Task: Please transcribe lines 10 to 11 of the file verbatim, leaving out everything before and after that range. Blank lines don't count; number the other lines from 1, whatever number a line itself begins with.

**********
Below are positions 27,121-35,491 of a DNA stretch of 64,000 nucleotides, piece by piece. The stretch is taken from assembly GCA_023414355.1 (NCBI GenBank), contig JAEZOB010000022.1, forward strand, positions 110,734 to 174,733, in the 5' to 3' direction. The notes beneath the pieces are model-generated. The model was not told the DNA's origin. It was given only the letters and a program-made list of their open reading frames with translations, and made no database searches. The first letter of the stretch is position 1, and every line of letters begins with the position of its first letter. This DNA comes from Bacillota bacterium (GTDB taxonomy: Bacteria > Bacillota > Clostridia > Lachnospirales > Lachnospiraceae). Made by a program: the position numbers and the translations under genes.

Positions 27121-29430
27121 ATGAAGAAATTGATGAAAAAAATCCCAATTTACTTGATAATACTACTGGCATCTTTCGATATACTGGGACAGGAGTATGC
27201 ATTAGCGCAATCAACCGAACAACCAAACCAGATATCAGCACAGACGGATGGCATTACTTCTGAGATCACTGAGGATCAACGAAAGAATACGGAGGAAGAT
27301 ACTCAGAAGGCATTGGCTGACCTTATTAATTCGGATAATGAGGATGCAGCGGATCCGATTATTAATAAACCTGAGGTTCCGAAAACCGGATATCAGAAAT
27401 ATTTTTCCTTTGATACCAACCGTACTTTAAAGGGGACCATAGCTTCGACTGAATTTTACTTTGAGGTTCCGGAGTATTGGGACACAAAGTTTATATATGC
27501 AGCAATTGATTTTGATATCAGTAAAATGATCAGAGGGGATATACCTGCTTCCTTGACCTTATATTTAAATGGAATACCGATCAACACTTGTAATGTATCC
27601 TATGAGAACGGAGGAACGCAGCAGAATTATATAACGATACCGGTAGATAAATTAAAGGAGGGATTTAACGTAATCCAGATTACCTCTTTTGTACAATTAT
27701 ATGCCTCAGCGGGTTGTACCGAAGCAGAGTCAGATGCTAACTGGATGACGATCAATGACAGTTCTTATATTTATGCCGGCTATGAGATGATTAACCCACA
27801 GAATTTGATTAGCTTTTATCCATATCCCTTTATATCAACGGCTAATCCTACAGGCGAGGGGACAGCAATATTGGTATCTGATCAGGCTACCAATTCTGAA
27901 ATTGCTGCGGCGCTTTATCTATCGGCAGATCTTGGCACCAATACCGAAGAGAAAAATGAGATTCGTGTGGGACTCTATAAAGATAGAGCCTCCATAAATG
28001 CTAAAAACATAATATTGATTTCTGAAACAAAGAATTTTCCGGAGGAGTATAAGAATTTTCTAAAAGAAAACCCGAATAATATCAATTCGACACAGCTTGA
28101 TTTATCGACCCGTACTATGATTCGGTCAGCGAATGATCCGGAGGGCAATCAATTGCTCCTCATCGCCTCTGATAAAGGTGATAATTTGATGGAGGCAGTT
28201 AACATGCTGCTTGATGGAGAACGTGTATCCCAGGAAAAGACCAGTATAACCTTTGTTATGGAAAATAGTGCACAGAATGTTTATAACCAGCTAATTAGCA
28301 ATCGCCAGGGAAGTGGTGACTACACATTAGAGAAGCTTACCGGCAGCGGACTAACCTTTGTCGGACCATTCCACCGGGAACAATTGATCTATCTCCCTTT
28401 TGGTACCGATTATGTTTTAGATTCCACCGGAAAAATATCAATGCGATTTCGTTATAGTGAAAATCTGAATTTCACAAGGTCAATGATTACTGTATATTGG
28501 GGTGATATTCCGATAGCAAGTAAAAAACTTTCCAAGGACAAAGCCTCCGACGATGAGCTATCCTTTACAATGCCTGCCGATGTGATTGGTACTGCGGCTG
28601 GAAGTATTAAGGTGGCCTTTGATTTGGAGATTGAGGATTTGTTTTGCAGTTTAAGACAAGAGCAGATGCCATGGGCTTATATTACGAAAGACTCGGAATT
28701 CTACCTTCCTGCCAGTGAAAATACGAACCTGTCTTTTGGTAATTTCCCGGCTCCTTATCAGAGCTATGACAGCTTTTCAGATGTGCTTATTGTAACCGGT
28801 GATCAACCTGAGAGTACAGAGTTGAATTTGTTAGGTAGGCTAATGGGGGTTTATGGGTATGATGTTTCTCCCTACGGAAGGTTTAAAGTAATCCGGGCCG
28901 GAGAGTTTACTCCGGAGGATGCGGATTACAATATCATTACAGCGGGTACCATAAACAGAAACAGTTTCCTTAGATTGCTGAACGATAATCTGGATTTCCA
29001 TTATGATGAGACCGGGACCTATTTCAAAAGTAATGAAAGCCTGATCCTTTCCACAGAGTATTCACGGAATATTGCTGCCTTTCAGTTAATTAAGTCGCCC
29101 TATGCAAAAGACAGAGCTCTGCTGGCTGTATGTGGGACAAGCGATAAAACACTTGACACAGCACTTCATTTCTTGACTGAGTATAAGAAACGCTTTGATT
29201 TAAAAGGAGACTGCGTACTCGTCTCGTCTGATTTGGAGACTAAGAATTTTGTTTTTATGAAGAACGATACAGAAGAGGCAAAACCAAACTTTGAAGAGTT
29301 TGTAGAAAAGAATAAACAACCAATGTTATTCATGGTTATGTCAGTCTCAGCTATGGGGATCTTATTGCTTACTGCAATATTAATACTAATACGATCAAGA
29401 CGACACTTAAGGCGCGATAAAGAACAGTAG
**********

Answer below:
27801 GAATTTGATTAGCTTTTATCCATATCCCTTTATATCAACGGCTAATCCTACAGGCGAGGGGACAGCAATATTGGTATCTGATCAGGCTACCAATTCTGAA
27901 ATTGCTGCGGCGCTTTATCTATCGGCAGATCTTGGCACCAATACCGAAGAGAAAAATGAGATTCGTGTGGGACTCTATAAAGATAGAGCCTCCATAAATG